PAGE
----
The earliest concrete sign that the Jolletts were in colonial Virginia dates to 1732. On the 27th of September of that year, the estate of Morris Jollett was appraised and entered into court. Two months later, Morris Jollett’s son William signed upon oath and ordered the inventory to be recorded. The order was recorded on February 7, 1733.
The record is not easy to read, but I submit it here as an invitation for others to render an opinion on what poor ol’ Morris left behind. One word that is particularly puzzling looks like “Joyron.” The context and comparison to other letters, specifically the “r” in “Mortor” and “Grinding,” make me think it is a terrible spelling of “iron.” What else could it be?
An Inventory and Appraisement of Morris Jollett Estate
Westmoreland County, VA
Two cows & two calfs
Two cows & five heiffers
One plow and a small grinding stone
?? of puter
?? of old iron
One pair of old small stillards [? Not sure of that]
One old halbord and old box iron
One brass candlestick and small brass bottles
One old spice mortor
[?] iron pots old
Old [?] plow old tables
One old gun and weavers loom
Two old cots [coats?] and a pair of breches
One old Tub with a parcel of old feathers and other lumber
A parcel of earthenware, [?] glass bottles
A parcel of very old B???
Small [ ? ]mpory
One small cake of bees wax
A frying pan, ax, roofhook all old
Old pail old hoe old piggins
Two old loads of beds loads old furniture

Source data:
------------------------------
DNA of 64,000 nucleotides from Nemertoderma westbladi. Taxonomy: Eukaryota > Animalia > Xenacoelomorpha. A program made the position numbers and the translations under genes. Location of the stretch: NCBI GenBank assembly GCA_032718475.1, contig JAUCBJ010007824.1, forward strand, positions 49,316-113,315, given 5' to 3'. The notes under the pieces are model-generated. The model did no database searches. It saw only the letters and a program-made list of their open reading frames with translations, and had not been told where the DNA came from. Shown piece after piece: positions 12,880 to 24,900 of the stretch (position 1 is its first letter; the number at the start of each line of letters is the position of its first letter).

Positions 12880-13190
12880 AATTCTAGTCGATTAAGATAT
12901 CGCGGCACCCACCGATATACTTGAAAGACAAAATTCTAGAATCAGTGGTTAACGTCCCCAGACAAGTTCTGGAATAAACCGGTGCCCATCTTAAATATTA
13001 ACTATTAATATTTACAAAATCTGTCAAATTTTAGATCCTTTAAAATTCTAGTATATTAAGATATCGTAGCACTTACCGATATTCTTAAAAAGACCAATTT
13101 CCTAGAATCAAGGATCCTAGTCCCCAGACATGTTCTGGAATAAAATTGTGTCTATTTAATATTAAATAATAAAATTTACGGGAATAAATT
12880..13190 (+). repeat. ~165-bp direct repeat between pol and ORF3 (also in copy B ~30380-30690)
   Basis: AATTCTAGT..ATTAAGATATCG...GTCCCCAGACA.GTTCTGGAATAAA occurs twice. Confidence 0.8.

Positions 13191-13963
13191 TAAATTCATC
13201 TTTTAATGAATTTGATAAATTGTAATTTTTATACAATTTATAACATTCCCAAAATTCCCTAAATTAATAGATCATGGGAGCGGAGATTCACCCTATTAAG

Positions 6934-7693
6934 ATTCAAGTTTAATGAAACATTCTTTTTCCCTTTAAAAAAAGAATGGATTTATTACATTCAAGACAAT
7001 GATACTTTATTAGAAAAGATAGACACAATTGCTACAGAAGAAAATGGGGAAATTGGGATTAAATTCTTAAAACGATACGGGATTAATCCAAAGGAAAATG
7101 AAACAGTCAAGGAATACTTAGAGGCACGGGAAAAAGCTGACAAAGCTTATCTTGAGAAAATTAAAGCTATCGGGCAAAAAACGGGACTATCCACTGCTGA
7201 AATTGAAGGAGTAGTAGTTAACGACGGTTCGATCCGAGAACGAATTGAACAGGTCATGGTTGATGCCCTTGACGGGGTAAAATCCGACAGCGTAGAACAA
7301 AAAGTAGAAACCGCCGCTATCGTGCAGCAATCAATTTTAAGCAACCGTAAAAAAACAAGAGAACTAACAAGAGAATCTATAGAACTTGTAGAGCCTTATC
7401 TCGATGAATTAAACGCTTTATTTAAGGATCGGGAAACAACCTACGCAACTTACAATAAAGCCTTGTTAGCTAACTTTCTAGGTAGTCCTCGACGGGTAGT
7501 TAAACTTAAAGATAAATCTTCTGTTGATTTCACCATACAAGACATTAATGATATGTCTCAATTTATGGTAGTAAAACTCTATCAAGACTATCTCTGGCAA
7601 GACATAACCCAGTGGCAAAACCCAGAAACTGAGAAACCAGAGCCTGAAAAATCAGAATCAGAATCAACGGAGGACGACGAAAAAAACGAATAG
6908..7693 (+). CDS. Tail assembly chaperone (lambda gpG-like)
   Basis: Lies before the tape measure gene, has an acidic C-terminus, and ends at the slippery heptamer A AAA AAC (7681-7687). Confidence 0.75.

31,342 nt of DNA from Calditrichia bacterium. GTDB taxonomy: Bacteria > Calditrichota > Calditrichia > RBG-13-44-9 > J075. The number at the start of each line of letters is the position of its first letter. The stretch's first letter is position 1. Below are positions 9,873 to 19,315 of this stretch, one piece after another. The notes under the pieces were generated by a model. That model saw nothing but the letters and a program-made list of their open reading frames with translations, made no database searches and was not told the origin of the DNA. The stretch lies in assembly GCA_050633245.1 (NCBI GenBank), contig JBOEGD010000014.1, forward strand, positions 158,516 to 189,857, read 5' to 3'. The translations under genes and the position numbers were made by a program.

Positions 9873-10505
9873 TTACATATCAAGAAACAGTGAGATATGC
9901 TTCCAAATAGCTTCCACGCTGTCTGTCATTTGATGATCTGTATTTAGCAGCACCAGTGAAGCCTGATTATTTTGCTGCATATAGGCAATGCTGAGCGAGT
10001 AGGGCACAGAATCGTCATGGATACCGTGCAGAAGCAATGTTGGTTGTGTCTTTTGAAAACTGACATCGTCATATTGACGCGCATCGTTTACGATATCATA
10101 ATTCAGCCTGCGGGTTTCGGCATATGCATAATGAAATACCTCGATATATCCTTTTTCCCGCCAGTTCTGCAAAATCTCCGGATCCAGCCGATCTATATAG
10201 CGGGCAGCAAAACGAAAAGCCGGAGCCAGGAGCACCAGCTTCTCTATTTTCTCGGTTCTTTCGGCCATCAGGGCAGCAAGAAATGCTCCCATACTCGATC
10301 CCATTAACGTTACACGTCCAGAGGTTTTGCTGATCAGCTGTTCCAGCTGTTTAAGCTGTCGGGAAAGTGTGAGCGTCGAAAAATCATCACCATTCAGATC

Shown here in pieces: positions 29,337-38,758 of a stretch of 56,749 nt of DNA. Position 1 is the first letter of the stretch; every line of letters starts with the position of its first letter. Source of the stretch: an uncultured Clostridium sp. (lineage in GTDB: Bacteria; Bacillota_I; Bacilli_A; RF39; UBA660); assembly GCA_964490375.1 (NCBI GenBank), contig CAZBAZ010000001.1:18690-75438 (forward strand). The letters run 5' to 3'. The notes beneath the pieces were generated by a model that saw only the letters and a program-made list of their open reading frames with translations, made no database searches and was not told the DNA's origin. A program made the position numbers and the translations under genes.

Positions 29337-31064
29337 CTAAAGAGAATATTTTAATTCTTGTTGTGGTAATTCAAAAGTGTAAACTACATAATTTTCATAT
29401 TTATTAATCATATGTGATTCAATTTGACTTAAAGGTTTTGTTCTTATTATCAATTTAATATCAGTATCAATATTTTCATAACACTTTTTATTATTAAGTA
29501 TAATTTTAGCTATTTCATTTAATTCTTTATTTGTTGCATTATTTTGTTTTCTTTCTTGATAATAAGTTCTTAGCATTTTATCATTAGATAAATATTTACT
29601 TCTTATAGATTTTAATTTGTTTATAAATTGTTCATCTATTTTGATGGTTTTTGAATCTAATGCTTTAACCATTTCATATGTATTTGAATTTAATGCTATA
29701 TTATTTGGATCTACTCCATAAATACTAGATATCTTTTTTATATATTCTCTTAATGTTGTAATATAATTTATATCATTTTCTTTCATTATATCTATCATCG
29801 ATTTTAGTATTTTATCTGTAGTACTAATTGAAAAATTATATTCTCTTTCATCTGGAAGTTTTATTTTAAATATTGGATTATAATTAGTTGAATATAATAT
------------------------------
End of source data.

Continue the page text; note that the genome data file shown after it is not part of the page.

One mare & old saddle
Herd of hogs small goat
TOTAL VALUE was 22 pounds, 13 shillings, 4 pence
In Witness to an Order of Court bearing Date this 27th Day of September 1732 We whose names are under written being first sworn by a Magistrate have valued & appraised above Inventory.
Charnock Cox, Jr.
Westmoreland County in a Court held for the County this 28th Day of November 1732
This Inventory of the Estate of Morris Jollett deceased was returned into Court upon Oath by William Jollett his son and Administrator and ordered to be Recorded.
G. Turberville CCW
Recorded the Seventh Day of February 1733.
A few EARLIER documents exist for Morris Jollett in transcription form. They include records of a patent for his cattle brand in 1711 and again in 1716. Three years later he was a witness in an inquisition into the death of a man who had drowned.
A more difficult challenge will be to connect Morris and son William to John Jollitt who arrived on the Tristram and Jane in 1637. He was turned over as an indentured servant to Nathaniel Floyd. Interestingly enough, Floyd himself had come to Virginia in 1625 as an indentured servant. Sometime around 1627 he obtained his freedom and purchased land on the Warwick River.
Amy Johnson Crow continues to challenge genealogy bloggers and non-bloggers alike to think about our ancestors and share a story or photo about them. The challenge is “52 Ancestors in 52 Weeks.”
© 2019, Wendy Mathias. All rights reserved.